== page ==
Tearing Through the Bible

I received The Message//Remix Bible for Christmas. I like it because it reads like a novel, not a reference book. There are no column notes, side notes, foot notes, end notes, nor cross references to distract me from the text. The text numbering is small and in the margins. I can pick it up and read a few chapters straight. It’s working: I’m up to 1 Kings 8.

In fact, I like this Bible so much, that I gave my parents one when I saw them a couple of weeks ago. While there, I learned that my mother is tearing through the Bible, too. Literally. Her Bible is in four pieces. She went to a conference having a section on reading the Bible through multiple times a year. We all have time. We just don’t have a Bible with us. The solution is to make the Bible small enough to carry.

What she did was quite simple.

Start with a large print, modern translation Bible with minimal study guides, helps, notes, etc. The goal is easy to read, but minimal bulk. You’ll also need four file folders, some white glue, and some contact paper.

  1. Remove the Bible’s cover. That’s right. Tear the cover of the Bible off. Save it for later.
  2. Divide the Bible into four sections about the same size and then cut them apart. Almost feels sacrilegious, doesn’t it? You now have a Bible with four volumes.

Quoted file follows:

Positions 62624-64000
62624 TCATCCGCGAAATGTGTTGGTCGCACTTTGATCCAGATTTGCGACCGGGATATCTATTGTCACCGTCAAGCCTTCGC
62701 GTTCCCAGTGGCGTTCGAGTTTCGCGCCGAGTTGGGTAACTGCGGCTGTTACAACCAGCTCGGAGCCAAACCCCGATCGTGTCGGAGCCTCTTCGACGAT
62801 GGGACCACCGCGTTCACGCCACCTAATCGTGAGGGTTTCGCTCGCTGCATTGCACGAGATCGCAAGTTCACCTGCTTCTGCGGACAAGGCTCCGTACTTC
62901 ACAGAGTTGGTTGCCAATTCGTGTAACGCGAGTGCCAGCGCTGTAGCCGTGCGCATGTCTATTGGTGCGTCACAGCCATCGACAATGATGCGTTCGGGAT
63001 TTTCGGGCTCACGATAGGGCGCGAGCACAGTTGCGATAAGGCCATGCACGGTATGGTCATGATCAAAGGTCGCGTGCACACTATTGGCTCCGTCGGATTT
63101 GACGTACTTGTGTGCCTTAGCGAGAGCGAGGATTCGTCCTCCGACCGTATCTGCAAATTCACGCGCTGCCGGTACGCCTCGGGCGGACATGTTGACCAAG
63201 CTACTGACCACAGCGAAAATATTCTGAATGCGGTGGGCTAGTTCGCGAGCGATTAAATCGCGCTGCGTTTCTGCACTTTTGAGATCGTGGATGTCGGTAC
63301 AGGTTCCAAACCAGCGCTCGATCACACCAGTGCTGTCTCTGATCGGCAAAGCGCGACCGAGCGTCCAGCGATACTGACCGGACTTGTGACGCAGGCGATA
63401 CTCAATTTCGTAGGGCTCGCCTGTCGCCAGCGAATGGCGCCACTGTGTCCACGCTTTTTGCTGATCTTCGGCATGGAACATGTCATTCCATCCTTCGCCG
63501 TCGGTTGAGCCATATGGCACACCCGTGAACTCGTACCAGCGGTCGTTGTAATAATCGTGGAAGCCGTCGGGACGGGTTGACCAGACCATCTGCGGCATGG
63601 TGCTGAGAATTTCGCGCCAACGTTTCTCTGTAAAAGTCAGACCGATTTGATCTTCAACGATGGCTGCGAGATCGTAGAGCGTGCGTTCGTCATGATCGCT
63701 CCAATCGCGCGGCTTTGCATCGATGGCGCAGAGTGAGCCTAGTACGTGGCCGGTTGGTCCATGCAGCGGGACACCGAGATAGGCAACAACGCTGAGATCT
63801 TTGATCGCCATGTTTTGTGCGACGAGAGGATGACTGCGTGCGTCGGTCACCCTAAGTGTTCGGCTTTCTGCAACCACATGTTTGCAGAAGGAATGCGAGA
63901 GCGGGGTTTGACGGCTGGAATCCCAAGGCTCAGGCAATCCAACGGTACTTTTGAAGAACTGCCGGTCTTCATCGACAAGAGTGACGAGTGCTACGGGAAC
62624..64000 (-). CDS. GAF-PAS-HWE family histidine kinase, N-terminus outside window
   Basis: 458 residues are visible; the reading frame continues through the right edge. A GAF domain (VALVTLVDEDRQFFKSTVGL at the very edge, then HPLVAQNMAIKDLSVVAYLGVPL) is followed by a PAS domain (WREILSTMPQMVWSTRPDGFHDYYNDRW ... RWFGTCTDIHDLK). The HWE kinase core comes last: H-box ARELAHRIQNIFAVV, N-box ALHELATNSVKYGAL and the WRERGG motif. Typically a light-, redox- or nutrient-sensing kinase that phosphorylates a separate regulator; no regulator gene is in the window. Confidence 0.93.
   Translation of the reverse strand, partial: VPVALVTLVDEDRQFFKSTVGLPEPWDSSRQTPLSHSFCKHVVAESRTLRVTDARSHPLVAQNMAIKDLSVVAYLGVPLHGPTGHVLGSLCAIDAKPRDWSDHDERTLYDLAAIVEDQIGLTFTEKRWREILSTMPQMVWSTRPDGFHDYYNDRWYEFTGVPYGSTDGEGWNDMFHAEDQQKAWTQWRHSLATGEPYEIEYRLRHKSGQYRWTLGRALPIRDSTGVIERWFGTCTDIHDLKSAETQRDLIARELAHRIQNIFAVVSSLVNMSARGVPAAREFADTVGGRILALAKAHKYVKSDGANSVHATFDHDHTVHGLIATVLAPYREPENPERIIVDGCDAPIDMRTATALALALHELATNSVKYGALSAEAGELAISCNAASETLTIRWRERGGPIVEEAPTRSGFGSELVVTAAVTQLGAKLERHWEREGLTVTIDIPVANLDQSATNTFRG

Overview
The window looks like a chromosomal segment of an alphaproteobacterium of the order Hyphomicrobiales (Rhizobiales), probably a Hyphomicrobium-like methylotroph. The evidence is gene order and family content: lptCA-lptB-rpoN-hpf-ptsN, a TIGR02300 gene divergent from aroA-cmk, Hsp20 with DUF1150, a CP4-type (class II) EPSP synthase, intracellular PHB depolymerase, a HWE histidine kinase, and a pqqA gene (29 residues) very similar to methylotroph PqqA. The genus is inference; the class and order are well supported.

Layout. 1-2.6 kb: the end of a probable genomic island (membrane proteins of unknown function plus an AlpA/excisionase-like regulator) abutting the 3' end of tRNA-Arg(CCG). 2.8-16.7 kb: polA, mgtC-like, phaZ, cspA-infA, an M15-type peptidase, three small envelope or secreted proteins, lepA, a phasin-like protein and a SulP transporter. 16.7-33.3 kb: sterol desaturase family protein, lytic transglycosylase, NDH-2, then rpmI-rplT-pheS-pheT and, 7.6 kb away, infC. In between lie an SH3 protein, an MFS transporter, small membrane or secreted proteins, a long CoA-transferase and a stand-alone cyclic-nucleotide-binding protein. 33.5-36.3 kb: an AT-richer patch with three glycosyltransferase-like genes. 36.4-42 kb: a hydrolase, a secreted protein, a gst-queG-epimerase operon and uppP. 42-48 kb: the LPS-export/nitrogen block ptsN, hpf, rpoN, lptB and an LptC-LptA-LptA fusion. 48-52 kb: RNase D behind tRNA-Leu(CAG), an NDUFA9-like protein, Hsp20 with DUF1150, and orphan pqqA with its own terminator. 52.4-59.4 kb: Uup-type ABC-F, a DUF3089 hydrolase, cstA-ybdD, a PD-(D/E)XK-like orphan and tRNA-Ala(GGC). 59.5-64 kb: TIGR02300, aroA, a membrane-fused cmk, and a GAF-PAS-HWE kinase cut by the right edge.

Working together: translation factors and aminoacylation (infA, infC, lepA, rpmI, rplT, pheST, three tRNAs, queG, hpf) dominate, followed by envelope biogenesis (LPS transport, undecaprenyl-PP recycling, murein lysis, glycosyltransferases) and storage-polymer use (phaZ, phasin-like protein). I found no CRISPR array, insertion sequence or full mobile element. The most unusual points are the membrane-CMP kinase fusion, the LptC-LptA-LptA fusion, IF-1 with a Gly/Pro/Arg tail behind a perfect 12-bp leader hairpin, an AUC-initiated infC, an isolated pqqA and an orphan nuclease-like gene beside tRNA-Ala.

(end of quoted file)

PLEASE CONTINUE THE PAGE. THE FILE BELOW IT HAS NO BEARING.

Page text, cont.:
3. Cut one of the file folders to about the same size as the Bible’s cover. It will be a cover for the first of the four volumes. It can be a little smaller than the Bible’s original cover because each volume is smaller than all four of them were together.
  4. Bend the cut file folder to shape around the first volume.
  5. Squirt some white glue down the center of the cut folder (just the spine) and place the volume in it. Prop the now-covered volume on its spine (back) between some books so its weight holds it together.
  6. After the glue has cured (I’d wait overnight), cover the folder with the contact paper. My mother was able to find some tan, suede-like contact paper. Looked really nice.
  7. Repeat for the remaining three volumes.

You’ll now have four, thin volumes about the size of a larger paperback. One will fit almost anywhere.

For more ideas (and more complex ideas), search bookbinding or bookmaking.

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